A permutation of the research project I’d designed for myself in hopes of getting a year-long grant to study at the University of Havana, A Hidden History of the Cuban Revolution: How the Working Class Shaped the Guerrillas’ Victory by Steve Cushion focuses on the factions within the trade union movements and their relationship to the Batista regime. Its publication came at a perfect time, as I learned of its existence shortly after the new criteria for the IB History Period and Theme focuses were released.
Cushion’s primary research documents were the union, official and underground newspapers, student and radical journals and letters of participants that could lead to arrest, assault and increasingly in murder by beating. Given the need to keep documentation of participation in these subterannean movements against the current government, there are gaps in ability to give full accounts in all regions of Cuba from this alone. In order to make up for this dearth of material he also includes the recorded speeches and published positions of the union leadership as well as government documents stemming from police documentation of the lives of those ran for office and were kept out by corruption, but no matter as they later found de facto rather than official leadership positions in factions of other ideologically oriented groups. It is the groups within these unions would come to create make connections with MR-26 and facilitate the martial overthrow of the Batista Regime through concerted community support.
Cuba’s political and economic turmoil stemmed from advances in processes of transportation, production and financial pressures wrought by secular, cyclical capitalist crisis. During this period of an employer offensive against wages, workers rights and and the work done there was a general rebellion against the conditions proffered as the new status quo. The Batista regime became an adjudicator of industrial struggles and so consistently sided with the “non-Cuban” international investors that the came to be correctly seen as the enforcer for the needs of American capital. That such a belief was held by workers, students, radicals, farmers and revolutionaries alike should be seen as no surprise given that Cuba was the primary producer of sugar on the global market by weight by far and by 1958 U.S. capital owned 42% of the production capacity of the sugar industry. As large as that sounds this says nothing else of their other investments in railroads, docks, public transportation busses manufactured from Detroit, banks, clothes, medicine, etc.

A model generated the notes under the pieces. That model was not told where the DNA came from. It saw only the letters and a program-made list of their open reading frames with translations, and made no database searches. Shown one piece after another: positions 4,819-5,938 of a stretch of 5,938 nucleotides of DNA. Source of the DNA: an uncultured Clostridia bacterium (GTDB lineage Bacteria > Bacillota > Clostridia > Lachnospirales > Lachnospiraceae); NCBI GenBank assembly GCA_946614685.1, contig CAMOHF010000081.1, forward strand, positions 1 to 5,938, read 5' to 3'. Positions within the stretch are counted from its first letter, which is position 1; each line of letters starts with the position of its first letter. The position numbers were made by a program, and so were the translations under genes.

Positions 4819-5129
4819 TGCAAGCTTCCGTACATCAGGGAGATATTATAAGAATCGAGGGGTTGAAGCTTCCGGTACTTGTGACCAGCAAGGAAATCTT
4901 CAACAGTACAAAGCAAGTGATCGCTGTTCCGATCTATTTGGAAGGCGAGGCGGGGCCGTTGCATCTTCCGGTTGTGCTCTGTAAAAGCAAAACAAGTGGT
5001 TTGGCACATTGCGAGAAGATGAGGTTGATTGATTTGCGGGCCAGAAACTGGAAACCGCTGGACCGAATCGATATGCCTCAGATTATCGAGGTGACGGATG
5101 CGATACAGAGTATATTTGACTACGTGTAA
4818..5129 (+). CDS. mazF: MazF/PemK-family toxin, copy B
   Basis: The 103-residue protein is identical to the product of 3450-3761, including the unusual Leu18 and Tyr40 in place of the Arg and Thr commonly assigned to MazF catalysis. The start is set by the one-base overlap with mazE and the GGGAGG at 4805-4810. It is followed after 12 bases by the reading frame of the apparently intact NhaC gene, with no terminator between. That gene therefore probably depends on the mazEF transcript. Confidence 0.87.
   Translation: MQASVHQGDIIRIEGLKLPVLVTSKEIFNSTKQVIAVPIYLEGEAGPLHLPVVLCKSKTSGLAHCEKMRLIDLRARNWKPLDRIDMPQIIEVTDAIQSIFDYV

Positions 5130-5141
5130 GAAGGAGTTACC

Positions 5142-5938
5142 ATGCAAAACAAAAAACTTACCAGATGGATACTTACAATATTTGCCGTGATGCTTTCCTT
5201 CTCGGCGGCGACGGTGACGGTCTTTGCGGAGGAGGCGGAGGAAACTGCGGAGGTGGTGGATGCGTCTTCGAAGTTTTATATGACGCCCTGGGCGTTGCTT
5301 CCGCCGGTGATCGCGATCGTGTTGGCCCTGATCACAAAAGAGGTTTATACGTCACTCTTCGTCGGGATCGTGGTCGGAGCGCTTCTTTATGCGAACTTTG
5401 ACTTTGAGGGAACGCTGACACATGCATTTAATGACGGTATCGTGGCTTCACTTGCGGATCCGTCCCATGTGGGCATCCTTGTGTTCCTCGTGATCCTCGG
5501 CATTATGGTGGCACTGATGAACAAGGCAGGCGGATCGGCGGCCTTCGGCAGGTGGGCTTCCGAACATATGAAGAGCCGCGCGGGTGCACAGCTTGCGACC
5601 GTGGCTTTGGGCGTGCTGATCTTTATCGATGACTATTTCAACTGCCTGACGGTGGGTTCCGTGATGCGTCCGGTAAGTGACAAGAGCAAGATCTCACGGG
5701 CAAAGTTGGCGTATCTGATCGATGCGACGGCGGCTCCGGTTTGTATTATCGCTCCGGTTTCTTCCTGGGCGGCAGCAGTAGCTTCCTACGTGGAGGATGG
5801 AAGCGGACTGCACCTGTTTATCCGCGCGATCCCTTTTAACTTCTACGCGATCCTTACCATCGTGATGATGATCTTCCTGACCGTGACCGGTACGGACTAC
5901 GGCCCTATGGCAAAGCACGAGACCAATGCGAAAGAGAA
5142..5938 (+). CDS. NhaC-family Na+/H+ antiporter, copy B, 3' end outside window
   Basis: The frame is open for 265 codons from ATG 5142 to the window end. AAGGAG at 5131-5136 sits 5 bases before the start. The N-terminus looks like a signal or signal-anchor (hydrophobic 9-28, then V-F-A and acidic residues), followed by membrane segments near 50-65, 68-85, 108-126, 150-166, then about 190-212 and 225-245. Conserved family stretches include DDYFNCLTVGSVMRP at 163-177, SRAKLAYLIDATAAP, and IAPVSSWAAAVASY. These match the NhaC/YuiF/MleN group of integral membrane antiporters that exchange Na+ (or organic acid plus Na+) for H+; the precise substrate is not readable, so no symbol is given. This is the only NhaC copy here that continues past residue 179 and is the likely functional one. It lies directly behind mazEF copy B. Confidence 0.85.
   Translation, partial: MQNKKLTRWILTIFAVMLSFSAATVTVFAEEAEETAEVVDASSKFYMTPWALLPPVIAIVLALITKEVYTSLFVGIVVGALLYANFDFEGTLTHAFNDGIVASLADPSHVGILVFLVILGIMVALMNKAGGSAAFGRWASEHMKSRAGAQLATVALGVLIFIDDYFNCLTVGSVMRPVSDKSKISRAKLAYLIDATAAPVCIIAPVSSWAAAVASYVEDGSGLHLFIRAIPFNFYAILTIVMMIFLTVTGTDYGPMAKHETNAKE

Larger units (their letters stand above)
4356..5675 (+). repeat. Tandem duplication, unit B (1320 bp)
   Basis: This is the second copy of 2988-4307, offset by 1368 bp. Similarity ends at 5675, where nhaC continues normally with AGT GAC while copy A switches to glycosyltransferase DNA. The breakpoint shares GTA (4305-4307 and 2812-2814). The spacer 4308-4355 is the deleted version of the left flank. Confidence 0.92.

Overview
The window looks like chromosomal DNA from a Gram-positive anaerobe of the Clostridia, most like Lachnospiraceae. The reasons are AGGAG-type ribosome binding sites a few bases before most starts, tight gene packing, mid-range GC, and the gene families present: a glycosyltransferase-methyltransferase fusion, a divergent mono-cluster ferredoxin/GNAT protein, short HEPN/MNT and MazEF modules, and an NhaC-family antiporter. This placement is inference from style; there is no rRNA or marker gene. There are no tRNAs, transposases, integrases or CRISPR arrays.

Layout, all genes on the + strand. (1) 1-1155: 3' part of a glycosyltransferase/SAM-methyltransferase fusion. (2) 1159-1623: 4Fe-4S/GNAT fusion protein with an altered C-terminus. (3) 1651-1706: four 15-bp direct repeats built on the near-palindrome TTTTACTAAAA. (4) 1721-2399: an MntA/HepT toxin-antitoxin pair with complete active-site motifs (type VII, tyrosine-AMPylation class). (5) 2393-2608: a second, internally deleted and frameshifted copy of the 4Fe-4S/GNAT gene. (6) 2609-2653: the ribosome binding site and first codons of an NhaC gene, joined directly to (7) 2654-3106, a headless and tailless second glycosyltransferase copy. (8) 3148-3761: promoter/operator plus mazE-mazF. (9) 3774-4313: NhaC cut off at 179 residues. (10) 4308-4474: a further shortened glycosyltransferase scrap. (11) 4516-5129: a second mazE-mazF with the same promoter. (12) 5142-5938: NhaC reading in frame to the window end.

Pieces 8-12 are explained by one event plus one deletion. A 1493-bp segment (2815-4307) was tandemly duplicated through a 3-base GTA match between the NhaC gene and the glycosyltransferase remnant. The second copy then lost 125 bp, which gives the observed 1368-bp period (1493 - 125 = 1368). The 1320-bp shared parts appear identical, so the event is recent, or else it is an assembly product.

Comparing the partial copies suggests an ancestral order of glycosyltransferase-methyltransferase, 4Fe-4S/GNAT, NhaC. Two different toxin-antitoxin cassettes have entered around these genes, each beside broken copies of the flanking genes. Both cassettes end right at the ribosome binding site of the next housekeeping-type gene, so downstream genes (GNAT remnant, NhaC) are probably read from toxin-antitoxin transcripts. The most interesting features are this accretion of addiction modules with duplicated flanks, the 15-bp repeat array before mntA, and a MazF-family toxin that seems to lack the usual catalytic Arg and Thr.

Cushion’s analysis of regional leadership pockets of the M-R- 26 showed how they were at times at odds with the political aspirations of their erstwhile supporters. A number of the subterranean leaders of organizing activity in the coastal shipping regions were Trotskyists and Communists. The fighting force of MR-26 was a distinctively nationalistic based organization. Cushion documents the change in their published positions from making populist style appeals for land redistribution and other programs to generalities that merely state that devastating effects that advances in capitalist production and transportation of raw materials had on the population must be addressed and that the current government had no legitimacy and should be ousted.
While other nationalist groups published broadsides against the government that similarly documented abuses, they differed in that they also combined jeremiad’s with political platforms to raise awareness of what members in the organization were seeking to accomplish by overthrowing the government. It’s in this, and not in the military fighting, that working class socialists played a large role – helping to get enough people to resist the brutality of a government that would force strikers to work at gunpoint and would beat to death students and organizers for their activity.
It’s because of all their work, documented here by industry, region and organizations with operational strength, that the great strike which paralyzed the entire island of Cuba came into fruition. It’s as a result of their alliance building, political development, organizational structures that the barbudos were so easily able to come in a conquer a much larger, better equipped army. It’s because of them that the romantic ideal of the revolutionaries have been so fawned upon in revolutionary circles – for if they’d have to spend multiple months fighting over key city control points than they’d seem dirtier on a moral level rather than just a jungle living level.